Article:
Letter to Robert D. Foster, 11 March 1840

Nauvoo March 11, 1840.
After I left you, I came to my  bro’s house in Plymouth the same day; and  there I learned that my father was sick, and  that he was not expected to live— had called his  children together &c. my Bro. William had left home  for this place the day before I arrived there. But  when I arrived here I found him a little better,  but was quite low yet. Since that time, he has  been much afflicted with the ague, but is now recov ering. With that exception we are all well at pres ent; and it is a general time of health here now.
I have delivered two discourses in this place  since my return— giveing a brief history of our journy  the reception we met with by the president &c. and  the general feeling towards us in Washington and other  places. The effect has been to turn the entire mass  of the people, even to an individual, so far as I have  learned on the other side of the great political question—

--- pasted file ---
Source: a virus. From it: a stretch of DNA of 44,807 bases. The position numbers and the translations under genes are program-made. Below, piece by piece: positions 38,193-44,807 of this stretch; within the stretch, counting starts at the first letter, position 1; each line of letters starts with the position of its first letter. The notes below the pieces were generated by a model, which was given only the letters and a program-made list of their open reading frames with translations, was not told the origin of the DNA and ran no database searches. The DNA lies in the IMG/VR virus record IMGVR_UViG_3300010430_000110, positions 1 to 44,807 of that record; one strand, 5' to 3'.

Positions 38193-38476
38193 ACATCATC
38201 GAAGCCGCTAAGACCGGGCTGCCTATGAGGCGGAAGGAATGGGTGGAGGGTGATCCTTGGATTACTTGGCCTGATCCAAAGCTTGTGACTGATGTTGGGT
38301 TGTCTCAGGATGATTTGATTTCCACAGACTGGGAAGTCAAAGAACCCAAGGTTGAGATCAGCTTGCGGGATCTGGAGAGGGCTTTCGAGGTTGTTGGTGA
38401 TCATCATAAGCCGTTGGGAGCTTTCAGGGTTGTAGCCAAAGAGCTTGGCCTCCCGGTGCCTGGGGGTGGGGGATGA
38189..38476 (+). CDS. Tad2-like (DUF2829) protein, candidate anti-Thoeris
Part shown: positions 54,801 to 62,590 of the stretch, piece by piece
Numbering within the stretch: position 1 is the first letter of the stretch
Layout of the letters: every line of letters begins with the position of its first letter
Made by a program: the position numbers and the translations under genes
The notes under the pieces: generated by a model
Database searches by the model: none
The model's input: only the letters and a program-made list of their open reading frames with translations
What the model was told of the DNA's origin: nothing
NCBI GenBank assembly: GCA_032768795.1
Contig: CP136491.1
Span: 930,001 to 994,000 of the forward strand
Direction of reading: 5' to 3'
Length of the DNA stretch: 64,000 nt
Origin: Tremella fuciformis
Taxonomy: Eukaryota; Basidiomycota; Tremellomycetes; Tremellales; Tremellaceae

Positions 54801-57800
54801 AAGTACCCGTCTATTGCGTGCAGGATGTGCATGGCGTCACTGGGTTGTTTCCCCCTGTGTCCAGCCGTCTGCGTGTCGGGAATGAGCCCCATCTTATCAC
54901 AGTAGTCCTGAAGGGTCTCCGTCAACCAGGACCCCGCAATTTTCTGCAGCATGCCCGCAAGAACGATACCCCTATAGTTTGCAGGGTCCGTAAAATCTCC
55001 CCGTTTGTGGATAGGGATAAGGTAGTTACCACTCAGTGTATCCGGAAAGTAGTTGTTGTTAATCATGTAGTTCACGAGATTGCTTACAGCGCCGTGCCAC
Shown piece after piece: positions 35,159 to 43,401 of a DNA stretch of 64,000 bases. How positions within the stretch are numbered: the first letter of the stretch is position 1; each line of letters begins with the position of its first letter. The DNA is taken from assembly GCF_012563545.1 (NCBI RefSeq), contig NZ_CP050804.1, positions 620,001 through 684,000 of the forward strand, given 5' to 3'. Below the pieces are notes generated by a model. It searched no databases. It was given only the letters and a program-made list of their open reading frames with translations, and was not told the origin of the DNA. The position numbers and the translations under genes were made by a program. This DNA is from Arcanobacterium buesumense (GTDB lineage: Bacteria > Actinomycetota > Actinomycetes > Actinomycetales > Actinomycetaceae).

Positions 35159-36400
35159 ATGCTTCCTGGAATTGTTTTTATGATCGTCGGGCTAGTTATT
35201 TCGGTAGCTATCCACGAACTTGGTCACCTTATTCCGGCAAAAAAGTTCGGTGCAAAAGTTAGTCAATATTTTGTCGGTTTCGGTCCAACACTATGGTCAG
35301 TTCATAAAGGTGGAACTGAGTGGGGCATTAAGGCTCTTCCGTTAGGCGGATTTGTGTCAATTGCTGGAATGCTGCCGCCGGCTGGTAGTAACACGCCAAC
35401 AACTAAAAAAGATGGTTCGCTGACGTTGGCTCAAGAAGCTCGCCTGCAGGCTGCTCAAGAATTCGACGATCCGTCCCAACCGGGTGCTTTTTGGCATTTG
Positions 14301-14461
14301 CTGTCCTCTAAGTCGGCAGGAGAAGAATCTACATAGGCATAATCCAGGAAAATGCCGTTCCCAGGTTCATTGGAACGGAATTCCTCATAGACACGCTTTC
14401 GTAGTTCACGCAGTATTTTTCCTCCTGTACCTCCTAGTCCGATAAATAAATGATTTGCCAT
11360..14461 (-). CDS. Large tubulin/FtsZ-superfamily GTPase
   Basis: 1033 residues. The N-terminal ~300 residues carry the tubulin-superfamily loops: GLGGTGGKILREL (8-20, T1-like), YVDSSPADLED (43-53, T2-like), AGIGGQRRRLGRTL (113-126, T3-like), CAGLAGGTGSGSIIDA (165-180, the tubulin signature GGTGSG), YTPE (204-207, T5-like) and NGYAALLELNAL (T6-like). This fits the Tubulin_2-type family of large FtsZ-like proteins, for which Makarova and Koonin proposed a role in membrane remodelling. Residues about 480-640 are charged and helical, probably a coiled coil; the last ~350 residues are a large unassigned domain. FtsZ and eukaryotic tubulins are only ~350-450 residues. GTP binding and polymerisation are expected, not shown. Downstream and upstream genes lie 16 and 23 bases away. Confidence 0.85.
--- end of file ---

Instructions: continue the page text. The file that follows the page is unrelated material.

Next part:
I find that we have lost nothing by our  change; but have gained friends and influence.  The fact is, we were compelled to change in consequence  of seeing a disposition manifest to turn a deaf ear  to the cries of suffering innocence. When we can see  a disposition in our chief magistrate to sacrifice  the rights of the poor at the shrine of popularity,  it is high time to cast off such an individual.
After haveing formed an acquaintance with  you, and a very intimate one too, for the last  4 months, and I need not say an agreeable  one too, I feel quite anxious to see you after  a short separation, I hope you can make it  convenient to come up and see us soon. I  want to get hold of your journal very much.
-[Our Church here is prospering, and many  are comeing into it. Our Town is improveing  very fast. It is almost incredible to see what  amt. of labor has been performed here during the winter [p. [1]]
JS, letter, Nauvoo, IL, to Robert D. Foster, Beverly, IL, 11 Mar. 1840; unidentified handwriting; two pages; JS Collection, CHL. Includes endorsements.